published a wide range of essays, articles and book reviews, including 34 dictionary articles for Abingdon Press and Baker Academic’s new Bible dictionaries. Last summer, Mason wrote an essay on the biblical concept of work for a project sponsored by GordonConwell Seminary. Mason’s latest work is his first book, “Eternal Covenant” in the Pentateuch: The Contours of an Elusive Phrase, published as part of a series in the Library of Hebrew Bible and Old Testament Studies. The book is a revision of his 2006 doctoral dissertation which explored the idea of berit olam, or “eternal covenant,” which appears 18 times in the Old Testament. Written for scholars and graduate students, the new book covers the term as it is used throughout the first five books of the Old Testament. “Understanding the concept of eternal covenant is crucial to understanding the Bible,” Mason said. “What does it mean to be in covenant with God? What is an eternal covenant? What does it look like? Can it ever be broken? It is a thread that runs throughout Scripture. “Studying ‘eternal covenant’ has given me a greater sense of Christ’s fulfillment of all human obligations within any covenant relationship,” Mason said. “I’ve learned a greater sense of God’s grace and ultimately, that He stays faithful despite our failures. When covenants are broken, God is faithful. All covenants culminate in the life, death and resurrection of Christ.” Mason’s research continues on the theme of the eternal covenant as found in Isaiah. He will present this new research at the National Society of Biblical Literature annual conference this fall. “For me, research and teaching go hand in hand,” Mason said. “Research makes us better teachers. It enhances our writing, reading and critical thinking. And it keeps me energized. In teaching undergraduates, my research expands my knowledge and makes me better able to present content in context. It keeps me abreast of what is going on in evangelical, Christian and secular academic circles. By being involved in these academic discussions, and by keeping myself informed, I’m keeping my students informed and preparing them to address viewpoints that will confront them after they graduate.” n LeTourneau University | 17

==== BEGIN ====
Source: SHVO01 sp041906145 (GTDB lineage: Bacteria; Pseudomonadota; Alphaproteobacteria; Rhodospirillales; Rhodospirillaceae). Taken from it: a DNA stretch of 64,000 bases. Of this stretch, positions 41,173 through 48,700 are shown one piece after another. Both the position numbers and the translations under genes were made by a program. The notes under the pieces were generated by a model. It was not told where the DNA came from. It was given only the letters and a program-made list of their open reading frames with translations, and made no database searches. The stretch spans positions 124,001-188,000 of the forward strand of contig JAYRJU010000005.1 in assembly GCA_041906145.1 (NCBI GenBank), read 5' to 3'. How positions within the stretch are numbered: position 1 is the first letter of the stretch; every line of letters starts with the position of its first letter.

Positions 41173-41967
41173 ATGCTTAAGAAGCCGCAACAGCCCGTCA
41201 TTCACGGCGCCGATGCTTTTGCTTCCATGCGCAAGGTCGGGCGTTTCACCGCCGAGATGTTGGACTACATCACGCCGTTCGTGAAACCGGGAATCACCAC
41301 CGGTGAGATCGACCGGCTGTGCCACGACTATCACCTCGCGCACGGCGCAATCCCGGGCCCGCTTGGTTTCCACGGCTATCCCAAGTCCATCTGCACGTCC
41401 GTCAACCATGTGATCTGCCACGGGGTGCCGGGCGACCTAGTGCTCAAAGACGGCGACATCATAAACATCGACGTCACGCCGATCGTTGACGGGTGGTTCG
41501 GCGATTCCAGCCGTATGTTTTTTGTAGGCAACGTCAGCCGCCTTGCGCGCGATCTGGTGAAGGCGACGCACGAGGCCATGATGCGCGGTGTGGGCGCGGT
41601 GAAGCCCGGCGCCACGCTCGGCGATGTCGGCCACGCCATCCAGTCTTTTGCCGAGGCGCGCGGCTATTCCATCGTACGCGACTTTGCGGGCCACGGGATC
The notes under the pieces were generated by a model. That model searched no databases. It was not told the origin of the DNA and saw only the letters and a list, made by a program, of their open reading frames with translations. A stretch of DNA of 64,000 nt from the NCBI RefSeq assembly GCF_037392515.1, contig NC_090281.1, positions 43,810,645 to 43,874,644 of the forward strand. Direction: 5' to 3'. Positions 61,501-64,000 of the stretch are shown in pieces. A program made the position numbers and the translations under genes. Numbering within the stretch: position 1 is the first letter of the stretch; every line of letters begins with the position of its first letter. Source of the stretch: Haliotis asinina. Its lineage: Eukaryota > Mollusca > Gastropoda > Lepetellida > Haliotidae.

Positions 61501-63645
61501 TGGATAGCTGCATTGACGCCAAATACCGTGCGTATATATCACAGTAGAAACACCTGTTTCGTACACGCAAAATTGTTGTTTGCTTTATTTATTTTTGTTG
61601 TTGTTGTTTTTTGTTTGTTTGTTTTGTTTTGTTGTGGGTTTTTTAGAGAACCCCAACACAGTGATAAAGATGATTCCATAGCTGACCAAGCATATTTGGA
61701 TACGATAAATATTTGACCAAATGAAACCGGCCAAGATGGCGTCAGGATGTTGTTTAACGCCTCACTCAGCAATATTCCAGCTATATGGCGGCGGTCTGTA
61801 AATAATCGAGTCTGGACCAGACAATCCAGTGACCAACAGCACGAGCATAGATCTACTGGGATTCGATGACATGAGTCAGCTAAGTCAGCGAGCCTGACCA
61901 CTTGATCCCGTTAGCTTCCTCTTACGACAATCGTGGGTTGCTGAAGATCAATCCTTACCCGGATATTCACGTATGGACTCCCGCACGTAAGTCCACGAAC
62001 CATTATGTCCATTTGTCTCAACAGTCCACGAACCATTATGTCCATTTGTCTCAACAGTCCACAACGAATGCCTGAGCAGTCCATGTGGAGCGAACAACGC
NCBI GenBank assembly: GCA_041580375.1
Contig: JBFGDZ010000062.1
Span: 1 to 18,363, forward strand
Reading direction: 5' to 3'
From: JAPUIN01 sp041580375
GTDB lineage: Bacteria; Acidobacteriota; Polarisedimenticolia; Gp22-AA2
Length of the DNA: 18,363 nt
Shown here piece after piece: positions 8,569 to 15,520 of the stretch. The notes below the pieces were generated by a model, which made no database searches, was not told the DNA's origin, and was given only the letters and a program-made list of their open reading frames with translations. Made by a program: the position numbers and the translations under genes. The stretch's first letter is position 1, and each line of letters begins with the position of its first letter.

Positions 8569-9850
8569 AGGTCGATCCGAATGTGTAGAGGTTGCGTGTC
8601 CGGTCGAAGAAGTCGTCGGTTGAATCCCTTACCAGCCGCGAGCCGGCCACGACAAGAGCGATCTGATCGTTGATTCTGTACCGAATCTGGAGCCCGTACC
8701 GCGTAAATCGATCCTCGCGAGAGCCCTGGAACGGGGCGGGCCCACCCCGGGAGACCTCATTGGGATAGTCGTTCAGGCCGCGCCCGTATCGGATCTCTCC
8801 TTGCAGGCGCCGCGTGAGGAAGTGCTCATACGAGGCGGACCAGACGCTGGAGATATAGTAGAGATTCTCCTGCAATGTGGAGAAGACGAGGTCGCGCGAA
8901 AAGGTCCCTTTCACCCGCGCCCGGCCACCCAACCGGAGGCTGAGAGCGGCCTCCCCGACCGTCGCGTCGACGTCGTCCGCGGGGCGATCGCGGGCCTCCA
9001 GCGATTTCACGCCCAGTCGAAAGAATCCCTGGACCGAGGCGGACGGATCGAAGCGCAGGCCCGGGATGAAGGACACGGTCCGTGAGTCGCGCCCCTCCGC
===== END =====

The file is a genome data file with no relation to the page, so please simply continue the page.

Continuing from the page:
Believe to Achieve Encouraging First-Generation College Students Written and photographed by Janet Ragland
ast fall, Amy Martinez contacted LeTourneau University’s Houston education center with a proposition. The school where Martinez teaches was partnering with four-year universities to serve as role models to inspire elementary school students to begin thinking early about their futures and the importance of earning a college education. Martinez, who earned her bachelor’s degree and teaching certifications through LETU in 2001, turned to her alma mater. Martinez is a second-grade teacher at David Kent Holmquist Elementary School in Alief Independent School District. Holmquist is an urban elementary school in southwest Houston with nearly 1,000 students in prekindergarten through fourth grade. “Most of our students come from socioeconomically disadvantaged households, and many are learning English as a second language,” Martinez said. “Recently our school began a program to encourage our students to prepare themselves for college or other higher education after high school. This pro-